• Reward sustainable forestry and land management practices that protect the Boreal forest.
  • Enhance urban tree canopy targets and improve legal protection for urban trees. Dedicate 15% of the existing infrastructure funding for green infrastructure, including urban forests.

Safeguard our source water

  • Double the size of the Greenbelt to include a Bluebelt of protected moraines, river systems, and watersheds that includes the Paris Galt Moraine, Carruthers Creek, Grand River Watershed, and many other critical bodies of water.
  • Work with Indigenous Peoples and the federal government to establish National Marine Conservation Areas in Hudson and James Bay, and in the Great Lakes.
  • Implement a plan for cutting phosphorus entering Lake Simcoe to 44 tonnes by 2026 and support the creation of a phosphorus recycling facility..
  • Restore provincial funding for source water protection under the Clean Water Act and expand drinking water source protection to northern, remote and Indigenous communities.
  • Bring back oversight and public consultation to reduce flooding and protect people and the places we love. Mandate vegetated setbacks along lakes, rivers, flood plains and drains.

Use water sustainably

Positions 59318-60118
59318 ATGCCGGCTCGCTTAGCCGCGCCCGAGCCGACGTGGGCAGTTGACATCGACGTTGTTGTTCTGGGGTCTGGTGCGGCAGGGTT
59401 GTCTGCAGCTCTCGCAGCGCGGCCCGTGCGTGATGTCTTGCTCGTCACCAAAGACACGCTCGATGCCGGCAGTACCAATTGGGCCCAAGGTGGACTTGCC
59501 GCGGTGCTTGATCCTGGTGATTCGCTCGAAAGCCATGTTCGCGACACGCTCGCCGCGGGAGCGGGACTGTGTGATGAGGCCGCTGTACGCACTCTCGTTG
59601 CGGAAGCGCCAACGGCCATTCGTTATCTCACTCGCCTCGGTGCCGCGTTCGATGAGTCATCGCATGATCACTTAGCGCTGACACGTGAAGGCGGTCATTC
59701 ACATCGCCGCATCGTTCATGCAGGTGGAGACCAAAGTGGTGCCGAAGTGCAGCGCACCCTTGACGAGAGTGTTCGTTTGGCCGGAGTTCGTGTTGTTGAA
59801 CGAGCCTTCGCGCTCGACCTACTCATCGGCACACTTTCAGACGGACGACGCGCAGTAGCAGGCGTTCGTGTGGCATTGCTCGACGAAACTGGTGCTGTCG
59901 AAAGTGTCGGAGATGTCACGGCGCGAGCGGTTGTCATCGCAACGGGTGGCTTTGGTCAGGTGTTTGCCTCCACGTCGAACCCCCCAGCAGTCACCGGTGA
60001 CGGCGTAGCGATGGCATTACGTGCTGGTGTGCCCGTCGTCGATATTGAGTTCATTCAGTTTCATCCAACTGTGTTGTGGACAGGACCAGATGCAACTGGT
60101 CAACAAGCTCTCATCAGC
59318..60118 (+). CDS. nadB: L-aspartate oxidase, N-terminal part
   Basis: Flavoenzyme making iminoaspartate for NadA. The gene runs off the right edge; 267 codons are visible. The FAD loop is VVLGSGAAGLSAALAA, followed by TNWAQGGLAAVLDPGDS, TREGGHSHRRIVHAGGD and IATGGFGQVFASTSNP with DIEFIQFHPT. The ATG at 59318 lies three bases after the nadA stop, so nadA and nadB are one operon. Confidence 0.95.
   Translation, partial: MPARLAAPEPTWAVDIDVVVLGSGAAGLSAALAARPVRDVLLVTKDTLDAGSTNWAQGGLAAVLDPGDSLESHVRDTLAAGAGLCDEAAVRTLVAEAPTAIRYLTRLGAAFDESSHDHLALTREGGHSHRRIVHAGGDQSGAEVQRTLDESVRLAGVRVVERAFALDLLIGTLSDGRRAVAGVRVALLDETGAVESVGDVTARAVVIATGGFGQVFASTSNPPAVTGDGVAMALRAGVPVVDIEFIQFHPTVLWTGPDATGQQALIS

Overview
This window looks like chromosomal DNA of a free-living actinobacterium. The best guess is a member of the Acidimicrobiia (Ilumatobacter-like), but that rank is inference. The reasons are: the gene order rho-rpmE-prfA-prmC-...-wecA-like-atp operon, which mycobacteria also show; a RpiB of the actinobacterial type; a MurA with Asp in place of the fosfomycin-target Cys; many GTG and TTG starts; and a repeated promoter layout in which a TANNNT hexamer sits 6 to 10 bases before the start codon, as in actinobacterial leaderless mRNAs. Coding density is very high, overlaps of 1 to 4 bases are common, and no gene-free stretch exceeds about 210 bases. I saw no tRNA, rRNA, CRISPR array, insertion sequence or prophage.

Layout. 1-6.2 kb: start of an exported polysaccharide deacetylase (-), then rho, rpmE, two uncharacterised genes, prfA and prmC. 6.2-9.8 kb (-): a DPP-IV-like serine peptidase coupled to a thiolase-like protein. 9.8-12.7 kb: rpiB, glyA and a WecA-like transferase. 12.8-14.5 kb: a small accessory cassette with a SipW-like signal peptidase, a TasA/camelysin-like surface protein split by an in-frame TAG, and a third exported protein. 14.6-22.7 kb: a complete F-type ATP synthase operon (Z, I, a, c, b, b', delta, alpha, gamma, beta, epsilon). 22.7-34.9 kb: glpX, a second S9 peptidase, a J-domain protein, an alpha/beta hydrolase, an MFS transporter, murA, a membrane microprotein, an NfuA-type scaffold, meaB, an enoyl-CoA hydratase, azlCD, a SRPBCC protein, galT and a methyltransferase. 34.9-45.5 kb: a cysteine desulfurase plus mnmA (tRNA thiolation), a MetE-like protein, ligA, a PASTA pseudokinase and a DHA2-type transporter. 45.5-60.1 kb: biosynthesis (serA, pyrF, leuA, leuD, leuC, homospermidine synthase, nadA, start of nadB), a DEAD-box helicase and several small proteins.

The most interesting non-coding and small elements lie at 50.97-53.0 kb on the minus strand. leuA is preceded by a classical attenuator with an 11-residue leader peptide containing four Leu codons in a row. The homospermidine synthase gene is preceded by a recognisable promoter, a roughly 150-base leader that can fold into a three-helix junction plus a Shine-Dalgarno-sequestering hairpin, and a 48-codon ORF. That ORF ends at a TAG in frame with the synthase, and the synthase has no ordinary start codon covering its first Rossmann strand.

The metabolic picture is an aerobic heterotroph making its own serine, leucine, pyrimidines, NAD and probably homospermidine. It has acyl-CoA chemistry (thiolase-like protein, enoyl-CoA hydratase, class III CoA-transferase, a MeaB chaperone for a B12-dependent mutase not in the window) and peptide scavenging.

• Fix the Permit to Take Water process  
    • Stop industrial water extraction and ban bulk removal of water from a watershed. 
    • Restore municipal regulation of aggregate extraction below the water table .
  • Add water usage to reporting obligations for large buildings and the public sector.
  • Incentivise water conservation and reuse, such as greywater systems in households.
  • Require multi-unit residential and commercial buildings to install water metres.

Reduce waste

  • Set high recycling and management standards for printed paper and packaging (Blue Box) materials, and a minimum standard of 85% for plastic packaging by 2030.
  • Adopt clear, stringent, and enforceable extended producer responsibility standards for waste and packaging generated at workplaces, schools, and in public places – the sectors responsible for the majority of Ontario’s waste.